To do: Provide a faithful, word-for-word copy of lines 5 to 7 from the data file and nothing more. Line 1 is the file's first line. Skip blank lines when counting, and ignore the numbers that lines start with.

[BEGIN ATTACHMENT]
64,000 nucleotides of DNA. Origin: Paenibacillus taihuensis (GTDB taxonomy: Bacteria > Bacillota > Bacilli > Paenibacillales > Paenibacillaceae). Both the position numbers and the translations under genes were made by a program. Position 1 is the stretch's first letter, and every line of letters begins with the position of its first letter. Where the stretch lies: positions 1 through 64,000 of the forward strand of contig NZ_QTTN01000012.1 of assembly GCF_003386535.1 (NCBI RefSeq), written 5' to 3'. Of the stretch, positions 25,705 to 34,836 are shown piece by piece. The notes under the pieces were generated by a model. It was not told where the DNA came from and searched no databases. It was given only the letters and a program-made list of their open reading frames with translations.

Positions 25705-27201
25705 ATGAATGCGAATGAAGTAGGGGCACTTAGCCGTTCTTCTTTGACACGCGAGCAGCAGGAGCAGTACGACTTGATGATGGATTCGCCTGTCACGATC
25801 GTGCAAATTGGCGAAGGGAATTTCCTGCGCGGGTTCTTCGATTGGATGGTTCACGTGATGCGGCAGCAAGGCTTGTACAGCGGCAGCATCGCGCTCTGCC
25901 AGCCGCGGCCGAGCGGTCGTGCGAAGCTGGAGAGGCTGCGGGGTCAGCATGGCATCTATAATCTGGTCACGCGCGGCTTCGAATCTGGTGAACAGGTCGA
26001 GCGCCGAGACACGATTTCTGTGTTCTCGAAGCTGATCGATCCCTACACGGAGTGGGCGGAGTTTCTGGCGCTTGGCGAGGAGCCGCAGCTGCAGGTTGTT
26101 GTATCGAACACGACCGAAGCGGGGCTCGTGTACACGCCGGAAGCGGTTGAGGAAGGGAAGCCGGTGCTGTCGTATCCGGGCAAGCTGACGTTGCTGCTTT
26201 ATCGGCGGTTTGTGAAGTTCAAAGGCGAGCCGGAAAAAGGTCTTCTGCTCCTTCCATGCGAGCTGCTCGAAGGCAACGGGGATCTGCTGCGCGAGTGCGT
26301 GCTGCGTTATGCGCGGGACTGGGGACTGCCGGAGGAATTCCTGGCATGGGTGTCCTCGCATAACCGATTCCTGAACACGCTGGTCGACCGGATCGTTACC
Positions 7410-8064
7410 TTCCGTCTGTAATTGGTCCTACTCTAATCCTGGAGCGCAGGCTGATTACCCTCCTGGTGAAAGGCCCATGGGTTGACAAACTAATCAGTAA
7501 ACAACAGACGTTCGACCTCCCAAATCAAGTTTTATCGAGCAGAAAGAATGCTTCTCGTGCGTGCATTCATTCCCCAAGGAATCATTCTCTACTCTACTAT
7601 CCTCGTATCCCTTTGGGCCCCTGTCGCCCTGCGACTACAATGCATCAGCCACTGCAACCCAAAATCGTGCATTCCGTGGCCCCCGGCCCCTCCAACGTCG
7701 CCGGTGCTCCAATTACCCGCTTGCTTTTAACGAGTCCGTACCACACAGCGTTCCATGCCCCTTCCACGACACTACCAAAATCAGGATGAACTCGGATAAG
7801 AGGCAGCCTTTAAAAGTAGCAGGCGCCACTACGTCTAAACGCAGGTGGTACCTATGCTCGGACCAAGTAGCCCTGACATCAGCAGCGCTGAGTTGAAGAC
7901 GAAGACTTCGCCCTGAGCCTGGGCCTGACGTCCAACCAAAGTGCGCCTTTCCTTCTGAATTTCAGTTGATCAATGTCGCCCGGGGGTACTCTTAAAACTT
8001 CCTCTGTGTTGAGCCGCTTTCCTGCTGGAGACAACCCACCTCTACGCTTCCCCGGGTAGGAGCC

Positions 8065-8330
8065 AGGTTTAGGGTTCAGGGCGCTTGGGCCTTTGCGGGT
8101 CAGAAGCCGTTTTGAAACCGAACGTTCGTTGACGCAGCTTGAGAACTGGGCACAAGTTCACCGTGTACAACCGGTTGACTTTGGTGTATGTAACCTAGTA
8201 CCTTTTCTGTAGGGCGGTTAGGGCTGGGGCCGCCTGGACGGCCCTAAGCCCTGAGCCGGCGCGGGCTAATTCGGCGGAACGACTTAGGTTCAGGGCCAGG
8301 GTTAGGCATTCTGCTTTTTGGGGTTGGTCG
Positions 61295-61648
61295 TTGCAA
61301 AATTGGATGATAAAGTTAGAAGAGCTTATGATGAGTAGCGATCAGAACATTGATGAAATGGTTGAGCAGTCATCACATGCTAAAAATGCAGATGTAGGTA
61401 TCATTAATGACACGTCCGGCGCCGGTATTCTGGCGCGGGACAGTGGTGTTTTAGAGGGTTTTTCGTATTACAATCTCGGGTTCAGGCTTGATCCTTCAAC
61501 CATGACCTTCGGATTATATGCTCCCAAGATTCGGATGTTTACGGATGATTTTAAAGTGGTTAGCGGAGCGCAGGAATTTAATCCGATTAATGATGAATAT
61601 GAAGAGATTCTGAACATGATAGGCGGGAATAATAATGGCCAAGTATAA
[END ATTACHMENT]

25901 AGCCGCGGCCGAGCGGTCGTGCGAAGCTGGAGAGGCTGCGGGGTCAGCATGGCATCTATAATCTGGTCACGCGCGGCTTCGAATCTGGTGAACAGGTCGA
26001 GCGCCGAGACACGATTTCTGTGTTCTCGAAGCTGATCGATCCCTACACGGAGTGGGCGGAGTTTCTGGCGCTTGGCGAGGAGCCGCAGCTGCAGGTTGTT
26101 GTATCGAACACGACCGAAGCGGGGCTCGTGTACACGCCGGAAGCGGTTGAGGAAGGGAAGCCGGTGCTGTCGTATCCGGGCAAGCTGACGTTGCTGCTTT